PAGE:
Black September in Jordan

Black September in Jordan

Infobox Military Conflict
conflict=Black September in Jordan

caption=Palestinian fighters after the battle with Jordan forces, September 1970.
place= Jordan
casus= Assassination attempts on King
result= The Cairo Agreement, PLO were driven out to Lebanon
combatant1= flagicon|Palestine Palestine Liberation Organization
combatant2= flagicon|Jordan Jordan
commander1= Yasser Arafat
commander2= King Hussein
casualties3=7,000-8,000 killedMassad, Joseph Andoni. "Colonial Effects: "'The Making of National Identity in Jordan". Page 342.]

September 1970 is known as the Black September (ArB|أيلول الأسود) in Arab history and sometimes is referred to as the "era of regrettable events." It was a month when Hashemite King Hussein of Jordan moved to quash the autonomy of Palestinian organizations and restore the his monarchy's rule over the country. [Shlaim, Avi (2007) "Lion of Jordan; The Life of King Hussein in War and Peace" ISBN 978-0-713-99777-4 pp 301-302] The violence resulted in the deaths of 7,000 to 8,000 people. Armed conflict lasted until July 1971 with the expulsion of the PLO and thousands of Palestinian fighters to Lebanon.


Following Israel's victory in the 1967 Six-Day War, the Fatah faction of the PLO was fearful that King Hussein would sell out the Palestinians at the conference table and resumed guerrilla raids against Israel, mounting the raids from bases in the West Bank, Lebanon and Jordan. Fatah were gaining volunteers from within Palestinian and non-Palestinian communities where the conflict was seen as one between the oppressed and an oppressive, colonist state. [Shlaim, Avi (2007) Lion of Jordan; The Life of King Hussein in War and Peace ISBN 978-0-713-99777-4 p 275] Palestinian guerrilla organizations received support from within Jordanian society. Wasfi Tall, a member of the Jordanian Royal Consultative Committee, believed that Israel had no intention of withdrawing from the recently occupied West Bank or in seeking a political settlement with the Arab States. Due to an internal split within the Jordanian government, many of King Hussein’s orders were not obeyed. Contrary to Hussein’s commands, many Jordanian commanders along the Israel/Jordanian border started to give the Palestinian guerrillas passive assistance. [Shlaim, Avi (2007) Lion of Jordan; The Life of King Hussein in War and Peace ISBN 978-0-713-99777-4 p 276] The Palestinian section of Jordanian society augmented by displaced Palestinians constituted a large internal population of Jordan, and King Hussein feared an independent West Bank under PLO administration would threaten the autonomy of his Hashemite kingdom. [Kissinger, Henry (1999) "Years of Renewal" Phoenix press ISBN 1-84212-042-5 p 1028] [ [ 2006: The World Fact Book: Jordan] (CIA)] The Palestinian factions were supported by many Arab regimes, most notably Egypt's President Nasser, who gave political support; and Saudi Arabia, who gave financial support.Fact|date=October 2008 Israel was repeatedly hit with cross-border attacks by Palestinian fedayeen guerrillasFact|date=October 2008 and these usually drew bloody reprisals that killed and injured Jordanians [] . The Palestinian nationalist organization Fatah had been organizing such attacks since January 1965, but received much broader support following the 1967 defeat.Fact|date=October 2008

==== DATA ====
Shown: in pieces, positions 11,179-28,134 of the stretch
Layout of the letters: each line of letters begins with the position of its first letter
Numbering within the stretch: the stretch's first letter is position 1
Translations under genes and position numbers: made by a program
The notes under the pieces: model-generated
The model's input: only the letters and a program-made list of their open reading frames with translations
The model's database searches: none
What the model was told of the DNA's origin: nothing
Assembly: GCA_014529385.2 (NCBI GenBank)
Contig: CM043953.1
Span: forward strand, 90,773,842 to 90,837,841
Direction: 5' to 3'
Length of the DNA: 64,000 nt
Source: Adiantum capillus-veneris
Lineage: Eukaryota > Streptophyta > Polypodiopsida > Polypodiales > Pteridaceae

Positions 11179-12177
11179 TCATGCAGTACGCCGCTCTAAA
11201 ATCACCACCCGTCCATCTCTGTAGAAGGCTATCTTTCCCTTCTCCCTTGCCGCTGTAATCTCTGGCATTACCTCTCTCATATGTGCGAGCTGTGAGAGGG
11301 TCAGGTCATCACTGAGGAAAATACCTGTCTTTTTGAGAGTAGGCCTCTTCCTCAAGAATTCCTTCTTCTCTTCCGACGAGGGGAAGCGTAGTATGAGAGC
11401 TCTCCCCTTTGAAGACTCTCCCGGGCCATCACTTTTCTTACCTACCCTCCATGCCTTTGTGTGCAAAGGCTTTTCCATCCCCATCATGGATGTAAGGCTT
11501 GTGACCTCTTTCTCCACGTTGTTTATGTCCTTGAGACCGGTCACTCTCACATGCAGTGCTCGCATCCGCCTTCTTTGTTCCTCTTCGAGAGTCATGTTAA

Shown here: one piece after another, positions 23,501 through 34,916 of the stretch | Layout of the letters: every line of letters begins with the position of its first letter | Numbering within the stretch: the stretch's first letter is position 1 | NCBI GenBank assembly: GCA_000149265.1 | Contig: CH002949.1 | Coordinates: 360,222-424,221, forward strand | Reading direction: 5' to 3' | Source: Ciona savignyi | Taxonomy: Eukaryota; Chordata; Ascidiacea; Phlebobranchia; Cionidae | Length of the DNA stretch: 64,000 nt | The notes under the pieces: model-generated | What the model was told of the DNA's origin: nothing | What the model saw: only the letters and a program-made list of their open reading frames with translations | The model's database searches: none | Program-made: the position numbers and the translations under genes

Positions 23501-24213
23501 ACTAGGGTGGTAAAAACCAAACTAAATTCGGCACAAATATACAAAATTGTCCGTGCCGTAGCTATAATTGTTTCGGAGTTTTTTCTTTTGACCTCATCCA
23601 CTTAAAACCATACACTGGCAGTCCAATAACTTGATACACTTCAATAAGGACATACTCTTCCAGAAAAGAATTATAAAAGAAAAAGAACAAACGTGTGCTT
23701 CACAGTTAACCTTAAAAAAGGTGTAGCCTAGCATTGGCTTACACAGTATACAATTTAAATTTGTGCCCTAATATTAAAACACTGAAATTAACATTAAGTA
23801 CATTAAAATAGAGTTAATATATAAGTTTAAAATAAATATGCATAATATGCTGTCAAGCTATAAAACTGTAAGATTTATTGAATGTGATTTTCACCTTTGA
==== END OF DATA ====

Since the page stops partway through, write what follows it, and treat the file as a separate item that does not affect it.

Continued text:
Battle of Karameh